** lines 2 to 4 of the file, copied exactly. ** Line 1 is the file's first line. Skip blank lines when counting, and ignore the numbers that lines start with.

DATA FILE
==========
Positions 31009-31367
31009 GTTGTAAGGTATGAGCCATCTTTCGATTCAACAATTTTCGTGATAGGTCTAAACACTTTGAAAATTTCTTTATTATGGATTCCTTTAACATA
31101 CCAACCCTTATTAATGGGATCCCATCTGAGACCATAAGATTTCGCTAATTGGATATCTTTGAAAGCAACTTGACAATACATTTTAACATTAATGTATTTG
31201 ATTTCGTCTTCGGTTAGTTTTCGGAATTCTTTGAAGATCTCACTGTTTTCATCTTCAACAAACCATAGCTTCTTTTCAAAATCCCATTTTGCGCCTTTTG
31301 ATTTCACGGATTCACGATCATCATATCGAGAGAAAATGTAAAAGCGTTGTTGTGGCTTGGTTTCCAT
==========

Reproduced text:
31009 GTTGTAAGGTATGAGCCATCTTTCGATTCAACAATTTTCGTGATAGGTCTAAACACTTTGAAAATTTCTTTATTATGGATTCCTTTAACATA
31101 CCAACCCTTATTAATGGGATCCCATCTGAGACCATAAGATTTCGCTAATTGGATATCTTTGAAAGCAACTTGACAATACATTTTAACATTAATGTATTTG
31201 ATTTCGTCTTCGGTTAGTTTTCGGAATTCTTTGAAGATCTCACTGTTTTCATCTTCAACAAACCATAGCTTCTTTTCAAAATCCCATTTTGCGCCTTTTG